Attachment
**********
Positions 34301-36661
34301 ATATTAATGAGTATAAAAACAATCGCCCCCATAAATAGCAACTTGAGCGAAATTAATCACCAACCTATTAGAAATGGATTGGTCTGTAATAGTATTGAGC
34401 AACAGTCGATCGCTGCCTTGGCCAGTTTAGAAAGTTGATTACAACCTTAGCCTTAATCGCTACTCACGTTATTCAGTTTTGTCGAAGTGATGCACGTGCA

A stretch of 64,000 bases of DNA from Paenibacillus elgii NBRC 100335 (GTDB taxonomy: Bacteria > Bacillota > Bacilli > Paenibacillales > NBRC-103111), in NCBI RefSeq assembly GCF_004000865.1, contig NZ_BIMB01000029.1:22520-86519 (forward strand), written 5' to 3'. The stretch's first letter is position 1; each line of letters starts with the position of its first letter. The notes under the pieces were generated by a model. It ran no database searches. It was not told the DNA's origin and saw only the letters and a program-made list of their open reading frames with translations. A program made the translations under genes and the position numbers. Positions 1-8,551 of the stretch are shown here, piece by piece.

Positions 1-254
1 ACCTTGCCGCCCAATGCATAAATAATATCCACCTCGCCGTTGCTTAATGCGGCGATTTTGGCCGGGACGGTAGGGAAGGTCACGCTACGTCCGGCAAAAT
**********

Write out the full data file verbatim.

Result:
Positions 34301-36661
34301 ATATTAATGAGTATAAAAACAATCGCCCCCATAAATAGCAACTTGAGCGAAATTAATCACCAACCTATTAGAAATGGATTGGTCTGTAATAGTATTGAGC
34401 AACAGTCGATCGCTGCCTTGGCCAGTTTAGAAAGTTGATTACAACCTTAGCCTTAATCGCTACTCACGTTATTCAGTTTTGTCGAAGTGATGCACGTGCA

A stretch of 64,000 bases of DNA from Paenibacillus elgii NBRC 100335 (GTDB taxonomy: Bacteria > Bacillota > Bacilli > Paenibacillales > NBRC-103111), in NCBI RefSeq assembly GCF_004000865.1, contig NZ_BIMB01000029.1:22520-86519 (forward strand), written 5' to 3'. The stretch's first letter is position 1; each line of letters starts with the position of its first letter. The notes under the pieces were generated by a model. It ran no database searches. It was not told the DNA's origin and saw only the letters and a program-made list of their open reading frames with translations. A program made the translations under genes and the position numbers. Positions 1-8,551 of the stretch are shown here, piece by piece.

Positions 1-254
1 ACCTTGCCGCCCAATGCATAAATAATATCCACCTCGCCGTTGCTTAATGCGGCGATTTTGGCCGGGACGGTAGGGAAGGTCACGCTACGTCCGGCAAAAT